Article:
Friday, April 27, 2012

Buddy Guy and Junior Wells--Stomach Ache

Maybe I'm just a square, but I'm not exactly sure what Junior Wells means by "stomach ache" in this song.  In fact, the lyrics don't really make much sense at all to me.  I presume that it is some kind of archaic sexual reference particular to South Chicago in the 1960's.  The fact is, however, it's not the lyrics that are important--it's the groove.

Buddy Guy and the rhythm section lay down a cool groove and Junior just raps along with it.  The song really kicks into gear during Buddy's guitar solo.  I'm sure you will like it.

I've never known too many ladies who like blues music, but I've played this number at parties and they seem to dig it.  So if that isn't motivation enough to buy this song, fellas, I'm afraid I'm going to lose respect for you.  So just do the right thing and click on the link below.  Afterall, it's only 99 cents.

Tuesday, April 24, 2012

Neil Young and the Blue Notes--This Notes For You

Love him or hate him, you have to admit that Neil Young is one of the most diverse stars in Rock N' Roll history.  He played folk rock in his early days as a solo artist.  He could bring on the hippie jams with Crosby, Stills, Nash, and Young.  He was a hard rocker with Crazy Horse.  He honored rockabilly and Alan Freed with his Shocking Pinks.  And he didn't leave out the rockin' blues when he formed The Blue Notes.

This particular song is a classic for more than one reason.  First of all, it's a low-down, funky blues with a blaring horn section and some mean-ass riffs from Neil.  It also is a classic MTV video from 1988.  It's hilarious particularly if you get the references to Michael Jackson, Whitney Houston and obnoxious advertising campaigns of the late 80's.

The final reason is that, as always, Neil has a serious statement to make.  He's a very serious man.  In this song, he pridefully admonishes other rock or pop stars for selling out to advertisers and politicians.  Artistic integrity was still a bit of a sticking point back in the 1980's.  They sometimes bit the hands that were trying to feed them, but artists didn't typically sell out their integrity completely.  Neil was basically singing about the start of this slippery decline which started back in the late 80's and which has led to where we are now with "artists" selling out their integrity on a daily basis.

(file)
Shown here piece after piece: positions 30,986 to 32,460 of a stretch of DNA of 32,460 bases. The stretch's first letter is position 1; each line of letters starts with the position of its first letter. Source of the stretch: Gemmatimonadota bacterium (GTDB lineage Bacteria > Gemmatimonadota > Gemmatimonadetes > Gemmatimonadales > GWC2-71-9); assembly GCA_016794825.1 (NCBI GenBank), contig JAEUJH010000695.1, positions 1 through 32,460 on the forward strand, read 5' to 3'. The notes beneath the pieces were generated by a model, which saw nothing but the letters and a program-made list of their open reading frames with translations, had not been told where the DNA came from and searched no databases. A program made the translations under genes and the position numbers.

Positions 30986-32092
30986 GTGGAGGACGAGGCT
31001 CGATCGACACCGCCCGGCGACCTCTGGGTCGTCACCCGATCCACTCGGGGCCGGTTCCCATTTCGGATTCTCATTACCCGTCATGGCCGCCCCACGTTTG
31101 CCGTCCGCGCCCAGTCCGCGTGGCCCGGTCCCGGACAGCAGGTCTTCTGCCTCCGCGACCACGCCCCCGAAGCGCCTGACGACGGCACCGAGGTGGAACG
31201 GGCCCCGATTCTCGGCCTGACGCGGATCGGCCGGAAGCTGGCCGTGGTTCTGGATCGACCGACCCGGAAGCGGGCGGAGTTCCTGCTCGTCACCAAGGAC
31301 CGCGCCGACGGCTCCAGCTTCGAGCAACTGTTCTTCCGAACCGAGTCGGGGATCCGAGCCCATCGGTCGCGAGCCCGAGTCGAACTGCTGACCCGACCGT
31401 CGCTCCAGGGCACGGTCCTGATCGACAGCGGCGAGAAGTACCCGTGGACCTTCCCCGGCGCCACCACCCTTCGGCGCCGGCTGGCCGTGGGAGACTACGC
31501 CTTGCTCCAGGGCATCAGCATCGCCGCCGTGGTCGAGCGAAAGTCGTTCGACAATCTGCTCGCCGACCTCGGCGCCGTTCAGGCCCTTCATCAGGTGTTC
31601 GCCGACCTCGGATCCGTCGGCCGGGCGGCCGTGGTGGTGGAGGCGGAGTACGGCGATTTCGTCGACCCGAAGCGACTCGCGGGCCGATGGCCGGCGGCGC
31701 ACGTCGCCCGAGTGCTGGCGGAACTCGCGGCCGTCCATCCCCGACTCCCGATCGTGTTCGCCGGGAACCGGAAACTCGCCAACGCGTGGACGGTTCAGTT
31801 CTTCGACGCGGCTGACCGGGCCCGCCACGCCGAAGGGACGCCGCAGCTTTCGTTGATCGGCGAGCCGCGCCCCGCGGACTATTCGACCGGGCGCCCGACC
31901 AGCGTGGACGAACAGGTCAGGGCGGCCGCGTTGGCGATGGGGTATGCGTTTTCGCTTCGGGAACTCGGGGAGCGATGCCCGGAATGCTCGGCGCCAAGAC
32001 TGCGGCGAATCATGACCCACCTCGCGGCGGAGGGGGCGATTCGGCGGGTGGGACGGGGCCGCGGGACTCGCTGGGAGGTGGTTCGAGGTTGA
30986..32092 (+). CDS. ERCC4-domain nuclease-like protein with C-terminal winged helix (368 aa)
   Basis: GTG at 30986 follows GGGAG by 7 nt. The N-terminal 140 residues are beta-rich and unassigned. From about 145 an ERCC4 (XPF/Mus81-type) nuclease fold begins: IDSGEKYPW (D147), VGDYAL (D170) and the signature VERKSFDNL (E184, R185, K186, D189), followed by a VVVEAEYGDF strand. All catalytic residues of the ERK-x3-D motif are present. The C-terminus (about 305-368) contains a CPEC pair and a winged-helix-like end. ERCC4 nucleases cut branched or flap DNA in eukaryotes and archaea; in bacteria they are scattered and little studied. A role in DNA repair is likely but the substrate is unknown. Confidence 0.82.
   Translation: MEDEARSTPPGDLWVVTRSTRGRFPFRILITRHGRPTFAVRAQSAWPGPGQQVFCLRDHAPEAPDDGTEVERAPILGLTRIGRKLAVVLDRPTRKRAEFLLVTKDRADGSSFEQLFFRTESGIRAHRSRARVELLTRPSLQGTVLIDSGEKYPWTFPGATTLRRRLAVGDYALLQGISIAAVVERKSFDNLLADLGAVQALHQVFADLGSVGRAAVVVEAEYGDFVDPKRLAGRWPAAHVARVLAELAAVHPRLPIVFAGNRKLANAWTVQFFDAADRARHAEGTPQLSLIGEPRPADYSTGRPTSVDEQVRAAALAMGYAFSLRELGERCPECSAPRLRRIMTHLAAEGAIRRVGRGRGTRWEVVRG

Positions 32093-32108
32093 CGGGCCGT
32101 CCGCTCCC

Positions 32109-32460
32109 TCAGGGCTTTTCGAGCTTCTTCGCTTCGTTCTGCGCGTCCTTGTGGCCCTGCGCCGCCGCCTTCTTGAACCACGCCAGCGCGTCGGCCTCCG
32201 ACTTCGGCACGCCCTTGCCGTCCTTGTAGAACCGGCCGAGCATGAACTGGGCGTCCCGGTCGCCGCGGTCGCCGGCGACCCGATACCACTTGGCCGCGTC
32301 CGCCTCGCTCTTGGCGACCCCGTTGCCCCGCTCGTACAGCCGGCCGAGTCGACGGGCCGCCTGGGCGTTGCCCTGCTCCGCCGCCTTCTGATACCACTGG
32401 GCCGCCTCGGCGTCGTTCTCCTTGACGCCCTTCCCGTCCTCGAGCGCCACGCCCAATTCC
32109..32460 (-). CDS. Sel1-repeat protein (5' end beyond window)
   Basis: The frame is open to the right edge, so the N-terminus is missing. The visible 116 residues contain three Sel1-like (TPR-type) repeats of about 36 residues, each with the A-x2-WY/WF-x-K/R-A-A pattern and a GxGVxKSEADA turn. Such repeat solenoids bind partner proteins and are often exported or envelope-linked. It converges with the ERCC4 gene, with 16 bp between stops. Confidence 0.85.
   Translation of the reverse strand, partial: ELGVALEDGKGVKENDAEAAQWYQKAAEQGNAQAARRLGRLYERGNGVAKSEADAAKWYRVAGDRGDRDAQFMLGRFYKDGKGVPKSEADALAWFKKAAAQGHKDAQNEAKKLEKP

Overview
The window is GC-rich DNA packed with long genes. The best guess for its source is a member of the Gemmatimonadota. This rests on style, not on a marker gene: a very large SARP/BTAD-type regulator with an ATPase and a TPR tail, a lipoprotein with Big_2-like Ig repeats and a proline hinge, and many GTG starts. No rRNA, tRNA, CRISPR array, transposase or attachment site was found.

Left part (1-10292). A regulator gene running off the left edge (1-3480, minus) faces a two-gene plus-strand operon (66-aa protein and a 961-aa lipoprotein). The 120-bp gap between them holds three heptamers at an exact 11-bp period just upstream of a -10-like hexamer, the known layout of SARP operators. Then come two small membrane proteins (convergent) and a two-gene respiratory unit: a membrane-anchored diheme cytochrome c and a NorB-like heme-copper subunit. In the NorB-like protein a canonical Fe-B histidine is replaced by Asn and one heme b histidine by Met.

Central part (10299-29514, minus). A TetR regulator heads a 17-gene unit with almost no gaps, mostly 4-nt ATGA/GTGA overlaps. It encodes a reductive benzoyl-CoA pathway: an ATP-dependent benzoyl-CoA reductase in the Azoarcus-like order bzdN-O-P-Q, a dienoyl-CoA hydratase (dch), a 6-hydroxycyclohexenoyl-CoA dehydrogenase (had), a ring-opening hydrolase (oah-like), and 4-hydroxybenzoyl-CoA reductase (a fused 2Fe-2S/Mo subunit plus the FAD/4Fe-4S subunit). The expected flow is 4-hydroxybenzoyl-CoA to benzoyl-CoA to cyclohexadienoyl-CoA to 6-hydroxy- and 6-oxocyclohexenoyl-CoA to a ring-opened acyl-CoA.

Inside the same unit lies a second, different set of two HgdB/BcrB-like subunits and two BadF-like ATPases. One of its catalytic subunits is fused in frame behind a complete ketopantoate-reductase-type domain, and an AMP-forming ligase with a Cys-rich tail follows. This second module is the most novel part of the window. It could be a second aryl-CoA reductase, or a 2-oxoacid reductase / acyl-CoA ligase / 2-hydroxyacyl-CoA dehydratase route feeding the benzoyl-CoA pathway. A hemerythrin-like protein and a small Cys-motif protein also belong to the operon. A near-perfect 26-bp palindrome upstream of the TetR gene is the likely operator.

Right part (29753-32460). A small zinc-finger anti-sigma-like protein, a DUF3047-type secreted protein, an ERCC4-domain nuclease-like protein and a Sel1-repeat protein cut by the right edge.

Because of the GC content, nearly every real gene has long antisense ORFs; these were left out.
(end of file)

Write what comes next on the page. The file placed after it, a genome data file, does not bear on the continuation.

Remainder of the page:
Anyway, enough of that.  Take a listen below.  Please note that the first minute or so is part of the music video but not necessarily part of the actual song--so be patient.

It's time to get with it folks.  Once again you have to prove to your friends and potential girlfriends just how artistically inclined you are by adding this cool groove to your music library.  Just do it.  Click on the link below and buy this song.

Friday, April 20, 2012

Evan Johns and the H-Bombs--If I Had My Way

In my view, there is a select group of entertainers who were just simply born to entertain us and Evan Johns is one of them.  Another blogger referred to Evan Johns as the "Lovable Lunatic."  Which is probably why he never transcended out of obscurity.   But that's what makes a true entertainer.  They do what they are compelled to do.  They don't compromise their vision just to make more money.

This enormously talented Good Ole Boy from the Washington D.C. area can swoon the ladies with Baja influenced melody or he can destabilize the structure of the building with a rip-roaring rocker.    Truly gifted, he plays the guitar like it was part of his anatomy.

I can't forget to mention his voice.  His cigarette scarred larynx sounds like a caricature of a stereotype--except it's totally genuine.

Take a listen to this homewrecker, "If I Had My Way."

I suppose you figured it out by now.  I'm going to encourage you to buy a copy of this song.   But I can't help it.  Like Evan Johns I am compelled to do what I do.  I encourage you to check out the whole album.  It's awesome!

Learn more about Evan Johns by clicking here.

Wednesday, April 18, 2012

Groovin' With Jesus--The Violinaires

Let me tell ya, if church was like this all the time, I would go every Sunday.  The Violinaires are not necessarily a Blues band, they're really a gospel group.   But that's OK, they get a pass because this song is from the famous blues label Chess Records.

I discovered this song surfing YouTube for Humble Pie songs.  I stumbled upon the Humble Pie version which is rather awesome too!  I just love the low-down groove that both groups lay down in this song.  I am also impressed by the vocal stylings of both Steve Marriott of Humble Pie and the singer for The Violinaires.  They lay down a cool 60's soul style rap.

Take a listen to both versions below.   Unfortunately for all you eager buyers, I could not find a site that sold either song.  I suppose an obscure cover by an even more obscure band don't add up to a high demand for product.